Gender and Diversity in Negotiations

Organizational unit: Centre for Transferable Skills
Course type: Intensive course

Psychological research on negotiation and gender has developed considerably in recent years. For example, it has found evidence that women who stand up for themselves in negotiations often experience social backlash (e.g., Kuli & Olekalns, 2012; Kray & Thompson, 2004; Williams & Tiedens, 2016). This backlash likely occurs because women fail to meet stereotypical expectations through this behavior. As a result, they experience social costs such as negative backlash and lower popularity. This could be one reason why women initiate negotiations less often than men (Kugler et al., 2018), are less demanding (Amannatullah & Morris, 2010), more willing to agree on something more quickly (Eckel & Grossman, 2008), and perform less well in negotiation than men in many situations (Mazei et al, 2015).

Also, men perceive negotiating as an activity through which they can signal their masculinity and pursue social status. As a result, men can become enthusiastic but also anxious about negotiations and these emotions lead them to display a number of agentic negotiation behaviors to protect and underscore their masculinity and their social status (Mazei, Zerres, & Huffmeier, 2021).

In this course, we will start by learning about the basics of negotiations and how to use general negotiation tools in practice. This includes anchoring, framing, logrolling and differentiating between positions and interests. You will perform numerous negotiation and self-awareness exercises and exchange peer feedback. You will also be trained to recognize gender aspects in negotiations more often, understand their significance and possible pitfalls, and to shape them in a goal-oriented way.

This is a collaborative and interactive course where active participation is central. Throughout the course you will be expected to conduct background research as instructed and to keep up to date with readings and exercises. You will furthermore be asked to prepare and present a presentation, conduct a group project and to peer-review classmates’ work.

Period

– 01.07.22 – 03.07.22, 9 :00 – 19 :00

Format: On campus

Form of examination:Active Participation, presentation, written contribution

Language: English

Course coordinators: Prof. Dr. Noémi Nagy

Student Level: All Levels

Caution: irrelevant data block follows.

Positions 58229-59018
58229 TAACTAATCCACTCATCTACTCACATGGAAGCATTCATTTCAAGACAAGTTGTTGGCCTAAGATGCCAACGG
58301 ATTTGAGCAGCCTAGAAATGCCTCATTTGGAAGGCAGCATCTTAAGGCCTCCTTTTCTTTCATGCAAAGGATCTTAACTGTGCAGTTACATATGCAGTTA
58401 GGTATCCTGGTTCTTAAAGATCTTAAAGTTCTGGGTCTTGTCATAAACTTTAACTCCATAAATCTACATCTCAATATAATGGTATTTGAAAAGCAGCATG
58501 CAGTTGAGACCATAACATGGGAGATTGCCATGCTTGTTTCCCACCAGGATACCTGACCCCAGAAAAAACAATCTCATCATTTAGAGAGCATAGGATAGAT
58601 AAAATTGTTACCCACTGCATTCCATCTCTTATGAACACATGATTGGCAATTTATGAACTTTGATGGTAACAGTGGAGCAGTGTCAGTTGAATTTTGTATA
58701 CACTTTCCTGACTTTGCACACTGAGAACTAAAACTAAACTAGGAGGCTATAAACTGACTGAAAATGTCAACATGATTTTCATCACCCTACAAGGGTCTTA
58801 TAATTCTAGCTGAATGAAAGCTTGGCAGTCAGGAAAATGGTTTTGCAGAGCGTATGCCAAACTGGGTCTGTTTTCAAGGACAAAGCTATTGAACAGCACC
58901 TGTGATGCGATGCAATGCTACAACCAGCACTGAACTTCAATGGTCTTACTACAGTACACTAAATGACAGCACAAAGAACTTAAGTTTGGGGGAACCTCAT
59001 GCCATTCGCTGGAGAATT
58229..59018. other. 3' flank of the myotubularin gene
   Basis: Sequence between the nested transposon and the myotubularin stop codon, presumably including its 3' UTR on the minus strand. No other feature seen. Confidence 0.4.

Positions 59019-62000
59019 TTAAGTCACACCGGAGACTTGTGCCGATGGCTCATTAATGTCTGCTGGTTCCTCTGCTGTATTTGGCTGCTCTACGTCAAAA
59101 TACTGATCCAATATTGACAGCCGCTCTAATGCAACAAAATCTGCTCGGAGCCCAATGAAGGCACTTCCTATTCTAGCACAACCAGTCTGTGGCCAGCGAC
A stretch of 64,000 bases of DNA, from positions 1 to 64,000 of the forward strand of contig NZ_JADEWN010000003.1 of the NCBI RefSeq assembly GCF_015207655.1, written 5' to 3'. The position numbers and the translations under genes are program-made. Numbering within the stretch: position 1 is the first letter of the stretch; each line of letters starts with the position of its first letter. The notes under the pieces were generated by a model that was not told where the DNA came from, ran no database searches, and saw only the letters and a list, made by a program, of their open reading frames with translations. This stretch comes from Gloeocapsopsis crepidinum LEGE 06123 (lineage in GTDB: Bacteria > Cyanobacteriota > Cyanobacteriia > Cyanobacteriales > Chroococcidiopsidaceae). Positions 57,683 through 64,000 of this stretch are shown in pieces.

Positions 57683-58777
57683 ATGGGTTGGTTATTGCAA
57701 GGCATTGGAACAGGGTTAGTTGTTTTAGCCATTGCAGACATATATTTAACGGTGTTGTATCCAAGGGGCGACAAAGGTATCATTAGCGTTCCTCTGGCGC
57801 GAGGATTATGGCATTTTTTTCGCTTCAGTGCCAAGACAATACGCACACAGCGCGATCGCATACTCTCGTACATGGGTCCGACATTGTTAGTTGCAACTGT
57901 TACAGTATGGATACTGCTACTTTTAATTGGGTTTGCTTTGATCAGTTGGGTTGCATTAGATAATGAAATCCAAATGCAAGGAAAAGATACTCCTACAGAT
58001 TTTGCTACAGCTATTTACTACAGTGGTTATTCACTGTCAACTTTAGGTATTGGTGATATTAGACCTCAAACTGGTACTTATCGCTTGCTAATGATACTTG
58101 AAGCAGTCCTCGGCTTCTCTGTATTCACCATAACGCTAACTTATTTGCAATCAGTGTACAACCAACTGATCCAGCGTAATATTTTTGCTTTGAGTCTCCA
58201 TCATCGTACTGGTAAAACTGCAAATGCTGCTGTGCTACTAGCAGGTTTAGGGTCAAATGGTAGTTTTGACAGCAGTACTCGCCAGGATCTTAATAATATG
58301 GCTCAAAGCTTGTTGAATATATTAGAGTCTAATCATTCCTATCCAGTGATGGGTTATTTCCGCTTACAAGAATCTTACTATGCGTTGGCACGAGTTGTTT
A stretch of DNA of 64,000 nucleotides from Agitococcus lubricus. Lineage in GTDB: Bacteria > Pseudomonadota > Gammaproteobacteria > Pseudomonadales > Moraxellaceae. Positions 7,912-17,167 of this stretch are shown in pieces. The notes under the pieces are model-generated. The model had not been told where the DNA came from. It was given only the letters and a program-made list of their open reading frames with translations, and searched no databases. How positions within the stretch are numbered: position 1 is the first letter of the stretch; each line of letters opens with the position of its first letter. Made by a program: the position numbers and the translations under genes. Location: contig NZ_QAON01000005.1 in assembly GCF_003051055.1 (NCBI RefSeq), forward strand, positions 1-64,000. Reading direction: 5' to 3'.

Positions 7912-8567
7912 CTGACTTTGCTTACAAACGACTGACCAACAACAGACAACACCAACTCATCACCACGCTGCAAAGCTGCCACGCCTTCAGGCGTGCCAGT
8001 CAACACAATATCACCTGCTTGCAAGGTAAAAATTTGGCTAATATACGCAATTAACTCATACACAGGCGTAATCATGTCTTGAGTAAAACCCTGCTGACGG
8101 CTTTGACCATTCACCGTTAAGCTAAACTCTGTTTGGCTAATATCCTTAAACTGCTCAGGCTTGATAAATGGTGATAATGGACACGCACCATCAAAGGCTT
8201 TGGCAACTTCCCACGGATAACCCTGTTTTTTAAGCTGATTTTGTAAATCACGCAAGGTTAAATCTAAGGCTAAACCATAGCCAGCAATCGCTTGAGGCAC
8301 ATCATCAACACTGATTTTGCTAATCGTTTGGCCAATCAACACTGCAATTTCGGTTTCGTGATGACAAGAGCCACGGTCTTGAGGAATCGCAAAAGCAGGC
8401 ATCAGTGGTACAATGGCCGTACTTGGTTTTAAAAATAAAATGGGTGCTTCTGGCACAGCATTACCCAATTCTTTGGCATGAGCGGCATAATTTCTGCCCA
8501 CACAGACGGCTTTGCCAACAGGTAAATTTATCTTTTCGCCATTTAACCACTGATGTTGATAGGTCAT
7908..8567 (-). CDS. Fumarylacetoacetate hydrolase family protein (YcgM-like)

Number of Places: 2

Number of ECTS: 36

Prerequisites and registration procedures (i.e. language, fee, registration dates)

– There are no prerequisites

Course Literature

Kulik CT, Olekalns M. Negotiating the Gender Divide: Lessons From the Negotiation and Organizational Behavior Literatures. Journal of Management. 2012; 38 (4): 1387-1415. https://doi.org/10.1177/0149206311431307

Kray, L. J., & Thompson, L. (2005). Gender stereotypes and negotiation performance: An examination of theory and research. In B. M. Staw & R. M. Kramer (Eds.), Research in organizational behavior: An annual series of analytical essays and critical reviews, 26, 103–182. Elsevier Science/JAI Press. https://doi.org/10.1016/S0191-3085(04)26004-X

Williams, M. J., & Tiedens, L. Z. (2016). The subtle suspension of backlash: A meta-analysis of penalties for women’s implicit and explicit dominance behavior. Psychological Bulletin, 142 (2), 165-197. https://doi.org/10.1037/bul0000039

Kugler, K. G., Reif, J. A., Kaschner, T., & Brodbeck, F. C. (2018). Gender differences in the initiation of negotiations: A meta-analysis. Psychological Bulletin, 144 (2), 198-222. https://doi.org/10.1037/bul0000135

Amanatullah, E. T., & Morris, M. W. (2010). Negotiating gender roles: Gender differences in assertive negotiating are mediated by women’s fear of backlash and attenuated when negotiating on behalf of others. Journal of Personality and Social Psychology, 98 (2), 256-267. https://doi.org/10.1037/a0017094

Eckel, C. C., & Grossman, P. J. (2008). Men, women and risk aversion: Experimental evidence. Handbook of Experimental Economics Results, 1, 1061-1073. https://doi.org/10.1016/S1574-0722(07)00113-8

Mazei, J., Hüffmeier, J., Freund, P. A., Stuhlmacher, A. F., Bilke, L., & Hertel, G. (2015). A meta-analysis on gender differences in negotiation outcomes and their moderators. Psychological Bulletin, 141 (1), 85-104. https://doi.org/10.1037/a0038184

Mazei, J., Zerres, A., & Hüffmeier, J. (2021). Masculinity at the Negotiation Table: A Theory of Men’s Negotiation Behaviors and Outcomes. Academy of Management Review, 46 (1), 108-127. https://doi.org/10.5465/amr.2017.0570

Duration, Application Deadline and How to apply

Duration: 01.07.22 – 03.07.22

Application Deadline: 11.04. 2022

If there are places still available, applications will be accepted up to 7 days before the start of the course (24.06)

Ready to Get Involved? Apply below.

You can apply by sending e-mail to: erua@uni-konstanz.de